Under the terms of the bill, students would be tested on the same state schedule as students who attend public schools, and the test results would have to be reported to the superintendent of the local school system. A student falling more than six months behind his or her peers would be required to enter an approved public school, private school, or state-certified tutorial program.

Action in Legislatures

Other recent developments involving home-schooling measures include these:

In Arkansas, a state that previously had no provision for home schooling, the legislature approved a law in late March that will allow parents to educate their children at home, provided that they declare their intent with the local school superintendent and test their children annually, beginning at age 9. Students who do not make satisfactory progress will be required to enroll in a public or an accredited private school.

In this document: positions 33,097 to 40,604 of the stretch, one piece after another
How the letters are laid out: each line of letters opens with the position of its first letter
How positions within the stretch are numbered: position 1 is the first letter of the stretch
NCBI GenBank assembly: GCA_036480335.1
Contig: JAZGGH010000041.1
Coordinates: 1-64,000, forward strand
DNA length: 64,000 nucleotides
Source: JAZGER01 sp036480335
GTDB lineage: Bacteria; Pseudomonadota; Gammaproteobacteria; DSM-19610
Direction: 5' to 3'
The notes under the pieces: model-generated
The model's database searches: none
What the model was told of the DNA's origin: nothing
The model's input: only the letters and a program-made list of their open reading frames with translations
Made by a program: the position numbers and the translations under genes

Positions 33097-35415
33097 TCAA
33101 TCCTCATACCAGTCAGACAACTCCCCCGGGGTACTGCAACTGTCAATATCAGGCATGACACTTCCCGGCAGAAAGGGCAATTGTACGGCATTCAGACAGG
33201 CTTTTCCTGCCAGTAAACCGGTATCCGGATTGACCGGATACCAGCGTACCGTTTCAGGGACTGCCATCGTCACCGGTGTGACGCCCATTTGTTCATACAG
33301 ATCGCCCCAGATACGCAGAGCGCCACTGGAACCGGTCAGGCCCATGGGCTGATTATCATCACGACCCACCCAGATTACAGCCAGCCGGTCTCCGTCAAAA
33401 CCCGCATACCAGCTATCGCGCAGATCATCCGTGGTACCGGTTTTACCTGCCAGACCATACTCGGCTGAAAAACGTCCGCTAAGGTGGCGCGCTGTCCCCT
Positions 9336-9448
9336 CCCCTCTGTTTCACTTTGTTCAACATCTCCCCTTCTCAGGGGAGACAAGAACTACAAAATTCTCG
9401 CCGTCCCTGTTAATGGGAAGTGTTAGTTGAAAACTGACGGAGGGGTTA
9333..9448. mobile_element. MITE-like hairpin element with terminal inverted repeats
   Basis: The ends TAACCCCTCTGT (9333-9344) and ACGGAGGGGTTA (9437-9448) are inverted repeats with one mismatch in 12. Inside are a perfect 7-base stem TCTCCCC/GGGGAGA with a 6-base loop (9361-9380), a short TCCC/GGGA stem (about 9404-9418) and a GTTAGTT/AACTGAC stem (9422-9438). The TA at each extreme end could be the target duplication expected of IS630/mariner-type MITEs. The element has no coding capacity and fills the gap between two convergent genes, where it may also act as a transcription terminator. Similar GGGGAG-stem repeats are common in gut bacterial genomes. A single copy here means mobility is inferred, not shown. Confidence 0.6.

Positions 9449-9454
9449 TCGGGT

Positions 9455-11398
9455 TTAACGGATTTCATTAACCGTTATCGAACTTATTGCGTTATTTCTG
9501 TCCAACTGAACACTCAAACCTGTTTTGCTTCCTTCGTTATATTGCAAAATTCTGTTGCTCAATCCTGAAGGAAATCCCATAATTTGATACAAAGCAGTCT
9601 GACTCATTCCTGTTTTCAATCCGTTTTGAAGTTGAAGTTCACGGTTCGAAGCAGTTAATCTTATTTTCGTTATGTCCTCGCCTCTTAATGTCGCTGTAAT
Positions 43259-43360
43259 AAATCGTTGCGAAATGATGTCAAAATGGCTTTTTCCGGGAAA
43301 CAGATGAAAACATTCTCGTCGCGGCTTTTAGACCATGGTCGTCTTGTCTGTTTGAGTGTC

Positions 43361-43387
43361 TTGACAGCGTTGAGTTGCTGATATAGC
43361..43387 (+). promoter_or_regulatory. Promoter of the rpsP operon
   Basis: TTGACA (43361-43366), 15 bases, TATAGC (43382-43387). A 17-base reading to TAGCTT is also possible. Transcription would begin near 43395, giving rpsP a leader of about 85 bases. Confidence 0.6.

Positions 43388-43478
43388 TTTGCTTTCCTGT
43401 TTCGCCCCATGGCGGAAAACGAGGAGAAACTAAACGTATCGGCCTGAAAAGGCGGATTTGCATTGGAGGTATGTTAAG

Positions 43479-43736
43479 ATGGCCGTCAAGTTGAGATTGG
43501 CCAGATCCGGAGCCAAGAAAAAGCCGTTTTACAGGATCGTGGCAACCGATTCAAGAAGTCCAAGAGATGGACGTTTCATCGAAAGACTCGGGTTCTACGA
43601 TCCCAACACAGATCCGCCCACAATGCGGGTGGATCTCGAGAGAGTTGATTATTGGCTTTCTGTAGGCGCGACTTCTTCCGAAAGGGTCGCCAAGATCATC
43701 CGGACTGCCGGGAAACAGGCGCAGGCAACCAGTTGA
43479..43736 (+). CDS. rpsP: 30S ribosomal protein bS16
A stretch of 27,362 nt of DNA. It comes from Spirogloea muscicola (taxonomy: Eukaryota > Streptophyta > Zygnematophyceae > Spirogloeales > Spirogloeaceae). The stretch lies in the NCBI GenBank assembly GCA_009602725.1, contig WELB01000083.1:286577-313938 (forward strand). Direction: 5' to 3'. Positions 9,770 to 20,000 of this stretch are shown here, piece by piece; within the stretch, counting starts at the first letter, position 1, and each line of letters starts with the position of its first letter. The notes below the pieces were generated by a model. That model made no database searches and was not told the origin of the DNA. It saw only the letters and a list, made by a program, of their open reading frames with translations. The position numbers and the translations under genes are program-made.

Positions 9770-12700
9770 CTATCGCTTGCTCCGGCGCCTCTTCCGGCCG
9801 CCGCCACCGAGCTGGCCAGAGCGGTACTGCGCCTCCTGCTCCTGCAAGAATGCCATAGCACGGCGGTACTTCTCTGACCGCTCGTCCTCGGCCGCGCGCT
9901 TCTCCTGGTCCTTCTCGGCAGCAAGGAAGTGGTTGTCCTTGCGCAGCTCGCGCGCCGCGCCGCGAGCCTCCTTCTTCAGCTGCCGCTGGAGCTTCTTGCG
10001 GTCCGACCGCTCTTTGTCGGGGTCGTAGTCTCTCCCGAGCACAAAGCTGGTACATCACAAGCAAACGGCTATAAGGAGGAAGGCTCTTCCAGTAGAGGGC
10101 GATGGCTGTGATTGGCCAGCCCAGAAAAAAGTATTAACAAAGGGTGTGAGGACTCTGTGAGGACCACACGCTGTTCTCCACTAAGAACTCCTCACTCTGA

In New Mexico, lawmakers amended the state's compulsory-attendance law in March to allow parents to teach their children at home and directed the state board of education to develop requirements for home schooling. (See Education Week, March 27, 1985.)

In Wyoming, the legislature approved in late February a bill that legitimizes home education in the state for the first time. The law permits parents to teach their children at home after submitting to the local district a curriculum showing that they intend to provide "fundamental, sequential instruction in reading, writing, mathematics, civics, history, literature, and science." (See Education Week, March 20, 1985.)